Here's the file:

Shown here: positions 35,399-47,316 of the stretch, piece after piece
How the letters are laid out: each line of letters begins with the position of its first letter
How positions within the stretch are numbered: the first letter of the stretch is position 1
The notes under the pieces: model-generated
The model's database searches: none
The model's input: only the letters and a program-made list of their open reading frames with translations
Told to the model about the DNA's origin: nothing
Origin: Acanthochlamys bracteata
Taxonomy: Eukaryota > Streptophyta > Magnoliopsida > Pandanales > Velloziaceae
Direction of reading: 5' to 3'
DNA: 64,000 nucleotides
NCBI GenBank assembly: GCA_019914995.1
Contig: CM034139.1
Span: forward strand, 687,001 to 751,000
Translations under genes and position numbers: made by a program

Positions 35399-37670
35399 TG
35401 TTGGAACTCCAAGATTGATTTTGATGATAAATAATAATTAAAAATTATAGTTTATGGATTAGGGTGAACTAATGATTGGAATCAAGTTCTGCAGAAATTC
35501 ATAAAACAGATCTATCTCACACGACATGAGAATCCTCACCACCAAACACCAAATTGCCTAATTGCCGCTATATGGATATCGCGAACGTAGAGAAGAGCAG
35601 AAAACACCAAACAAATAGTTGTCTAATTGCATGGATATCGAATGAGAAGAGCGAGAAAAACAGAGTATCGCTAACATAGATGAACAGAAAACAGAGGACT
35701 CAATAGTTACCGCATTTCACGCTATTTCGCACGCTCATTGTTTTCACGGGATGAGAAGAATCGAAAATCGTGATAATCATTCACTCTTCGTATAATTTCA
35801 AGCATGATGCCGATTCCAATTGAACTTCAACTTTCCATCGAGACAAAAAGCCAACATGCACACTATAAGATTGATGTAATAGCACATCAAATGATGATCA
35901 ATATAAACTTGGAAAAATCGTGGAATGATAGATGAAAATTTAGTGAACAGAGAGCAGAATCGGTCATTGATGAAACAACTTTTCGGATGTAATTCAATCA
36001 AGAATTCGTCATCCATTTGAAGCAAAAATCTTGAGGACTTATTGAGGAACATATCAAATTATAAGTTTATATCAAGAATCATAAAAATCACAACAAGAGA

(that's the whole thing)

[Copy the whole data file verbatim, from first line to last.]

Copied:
Shown here: positions 35,399-47,316 of the stretch, piece after piece
How the letters are laid out: each line of letters begins with the position of its first letter
How positions within the stretch are numbered: the first letter of the stretch is position 1
The notes under the pieces: model-generated
The model's database searches: none
The model's input: only the letters and a program-made list of their open reading frames with translations
Told to the model about the DNA's origin: nothing
Origin: Acanthochlamys bracteata
Taxonomy: Eukaryota > Streptophyta > Magnoliopsida > Pandanales > Velloziaceae
Direction of reading: 5' to 3'
DNA: 64,000 nucleotides
NCBI GenBank assembly: GCA_019914995.1
Contig: CM034139.1
Span: forward strand, 687,001 to 751,000
Translations under genes and position numbers: made by a program

Positions 35399-37670
35399 TG
35401 TTGGAACTCCAAGATTGATTTTGATGATAAATAATAATTAAAAATTATAGTTTATGGATTAGGGTGAACTAATGATTGGAATCAAGTTCTGCAGAAATTC
35501 ATAAAACAGATCTATCTCACACGACATGAGAATCCTCACCACCAAACACCAAATTGCCTAATTGCCGCTATATGGATATCGCGAACGTAGAGAAGAGCAG
35601 AAAACACCAAACAAATAGTTGTCTAATTGCATGGATATCGAATGAGAAGAGCGAGAAAAACAGAGTATCGCTAACATAGATGAACAGAAAACAGAGGACT
35701 CAATAGTTACCGCATTTCACGCTATTTCGCACGCTCATTGTTTTCACGGGATGAGAAGAATCGAAAATCGTGATAATCATTCACTCTTCGTATAATTTCA
35801 AGCATGATGCCGATTCCAATTGAACTTCAACTTTCCATCGAGACAAAAAGCCAACATGCACACTATAAGATTGATGTAATAGCACATCAAATGATGATCA
35901 ATATAAACTTGGAAAAATCGTGGAATGATAGATGAAAATTTAGTGAACAGAGAGCAGAATCGGTCATTGATGAAACAACTTTTCGGATGTAATTCAATCA
36001 AGAATTCGTCATCCATTTGAAGCAAAAATCTTGAGGACTTATTGAGGAACATATCAAATTATAAGTTTATATCAAGAATCATAAAAATCACAACAAGAGA